As Mormon prepares to relate the most extraordinary sequence of events in the Book of Mormon, he begins by emphasizing the reliability of his source, followed immediately by an admission that the source may have gotten some of the details wrong:
And now it came to pass that according to our record, and we know our record to be true, for behold, it was a just man who did keep the record—for he truly did many miracles in the name of Jesus; and there was not any man who could do a miracle in the name of Jesus save he were cleansed every whit from his iniquity—
And now it came to pass, if there was no mistake made by this man in the reckoning of our time, the thirty and third year had passed away.3 Nephi 8:1-2, italics added
What is Mormon trying to tell us in this passage? After insisting that he knows the record to be true, he introduces an element of doubt with the phrase “if there was no mistake.”
The record-keeper in question was presumably Nephi. (See 3 Nephi 1:2-3.) At the end of the prior chapter, we read about Nephi’s extraordinary ministry: preaching with such power that the people could not disbelieve, interacting with angels, casting out devils, and even raising his brother from the dead (3 Nephi 7:15-26). He was absolutely a reliable source, but he was also human and capable of making mistakes.
The Book of Mormon authors were remarkably candid about their weaknesses and imperfections. Here are some examples:
- “And now, if there are faults they are the mistakes of men; wherefore, condemn not the things of God, that ye may be found spotless at the judgment-seat of Christ” (Title Page of the Book of Mormon)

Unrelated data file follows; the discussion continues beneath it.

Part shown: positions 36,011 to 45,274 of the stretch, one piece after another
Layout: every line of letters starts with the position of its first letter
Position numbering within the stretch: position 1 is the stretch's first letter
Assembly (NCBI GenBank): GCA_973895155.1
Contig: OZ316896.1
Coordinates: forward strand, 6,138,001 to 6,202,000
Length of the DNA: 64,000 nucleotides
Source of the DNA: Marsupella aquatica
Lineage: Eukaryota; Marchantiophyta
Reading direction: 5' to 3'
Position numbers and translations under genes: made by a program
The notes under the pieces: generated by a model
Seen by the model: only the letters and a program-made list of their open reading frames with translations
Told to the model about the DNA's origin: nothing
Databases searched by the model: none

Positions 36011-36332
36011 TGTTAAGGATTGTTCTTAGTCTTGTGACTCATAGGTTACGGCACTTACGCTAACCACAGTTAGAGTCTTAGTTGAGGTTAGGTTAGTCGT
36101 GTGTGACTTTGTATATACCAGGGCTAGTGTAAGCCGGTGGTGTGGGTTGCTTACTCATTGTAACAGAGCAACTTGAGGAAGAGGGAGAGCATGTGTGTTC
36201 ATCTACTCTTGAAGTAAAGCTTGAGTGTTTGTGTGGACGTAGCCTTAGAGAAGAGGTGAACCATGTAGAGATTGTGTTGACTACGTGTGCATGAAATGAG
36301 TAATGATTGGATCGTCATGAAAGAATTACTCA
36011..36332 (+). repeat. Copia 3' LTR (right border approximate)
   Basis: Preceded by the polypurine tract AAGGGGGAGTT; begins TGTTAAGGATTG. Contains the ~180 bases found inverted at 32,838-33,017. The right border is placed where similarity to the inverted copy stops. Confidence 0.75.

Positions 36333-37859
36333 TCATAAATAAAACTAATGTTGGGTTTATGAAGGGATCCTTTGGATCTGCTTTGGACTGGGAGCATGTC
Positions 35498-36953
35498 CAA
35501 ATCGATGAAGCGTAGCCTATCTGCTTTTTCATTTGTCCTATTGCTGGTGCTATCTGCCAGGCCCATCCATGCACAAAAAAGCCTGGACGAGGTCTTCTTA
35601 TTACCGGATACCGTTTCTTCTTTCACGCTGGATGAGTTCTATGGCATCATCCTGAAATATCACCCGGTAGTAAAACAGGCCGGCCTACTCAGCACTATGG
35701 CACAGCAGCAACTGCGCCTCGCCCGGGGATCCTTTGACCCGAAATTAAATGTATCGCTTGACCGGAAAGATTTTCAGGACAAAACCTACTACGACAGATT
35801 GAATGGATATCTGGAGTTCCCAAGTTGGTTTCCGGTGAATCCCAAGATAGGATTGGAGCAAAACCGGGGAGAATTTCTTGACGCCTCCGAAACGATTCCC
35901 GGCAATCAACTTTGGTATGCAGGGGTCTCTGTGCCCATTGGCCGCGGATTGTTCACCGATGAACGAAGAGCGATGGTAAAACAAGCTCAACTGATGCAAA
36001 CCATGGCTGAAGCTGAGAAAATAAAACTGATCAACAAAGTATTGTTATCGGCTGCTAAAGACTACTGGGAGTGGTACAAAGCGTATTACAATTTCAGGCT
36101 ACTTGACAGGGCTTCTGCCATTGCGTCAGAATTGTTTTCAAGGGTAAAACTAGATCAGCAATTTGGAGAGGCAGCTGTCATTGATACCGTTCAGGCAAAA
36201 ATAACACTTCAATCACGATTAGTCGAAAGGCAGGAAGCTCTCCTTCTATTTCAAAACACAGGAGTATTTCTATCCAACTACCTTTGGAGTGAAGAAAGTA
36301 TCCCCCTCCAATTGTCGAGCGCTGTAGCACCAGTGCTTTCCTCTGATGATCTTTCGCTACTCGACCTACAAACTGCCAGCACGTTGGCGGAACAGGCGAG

- “I do not write anything upon plates save it be that I think it be sacred. And now, if I do err, even did they err of old; not that I would excuse myself because of other men, but because of the weakness which is in me, according to the flesh, I would excuse myself” (1 Nephi 19:6).
- “And now I, Nephi, cannot write all the things which were taught among my people; neither am I mighty in writing, like unto speaking…. But behold, there are many that harden their hearts… [and] cast many things away which are written and esteem them as things of naught…. But I, Nephi, have written what I have written, and I esteem it as of great worth…. And the words which I have written in weakness will be made strong” (2 Nephi 33:1-4).
- “And whoso receiveth this record, and shall not condemn it because of the imperfections which are in it, the same shall know of greater things than these” (Mormon 8:12).
- “Condemn me not because of mine imperfection, neither my father, because of his imperfection, neither them who have written before him; but rather give thanks unto God that he hath made manifest unto you our imperfections, that ye may learn to be more wise than we have been” (Mormon 9:31).
- “And I said unto him: Lord, the Gentiles will mock at these things, because of our weakness in writing…. And when I had said this, the Lord spake unto me, saying: Fools mock, but they shall mourn; and my grace is sufficient for the meek, that they shall take no advantage of your weakness” (Ether 12:26).
These authors were painfully aware that some of their readers would not be forgiving. Small errors would cause some to reject the entire message of the book. Their admonition to us is simple: Don’t deny yourself the blessing of a divine message just because the messenger is human. As the readers, we have a responsibility to see past any real or perceived imperfections in the text in order to comprehend and absorb its meaning.
Elder Jeffrey R. Holland gave the following counsel:
Be kind regarding human frailty…. Except in the case of His only perfect Begotten Son, imperfect people are all God has ever had to work with. That must be terribly frustrating to Him, but He deals with it. So should we. And when you see imperfection, remember that the limitation is not in the divinity of the work. As one gifted writer has suggested, when the infinite fulness is poured forth, it is not the oil’s fault if there is some loss because finite vessels can’t quite contain it all.Those finite vessels include you and me, so be patient and kind and forgiving.“Lord, I Believe,” General Conference, April 2013
Today, I will remember that God’s perfect work is carried out by imperfect people. I will strive to understand and accept God’s messages as they are delivered to me and not to be distracted by the way they are delivered.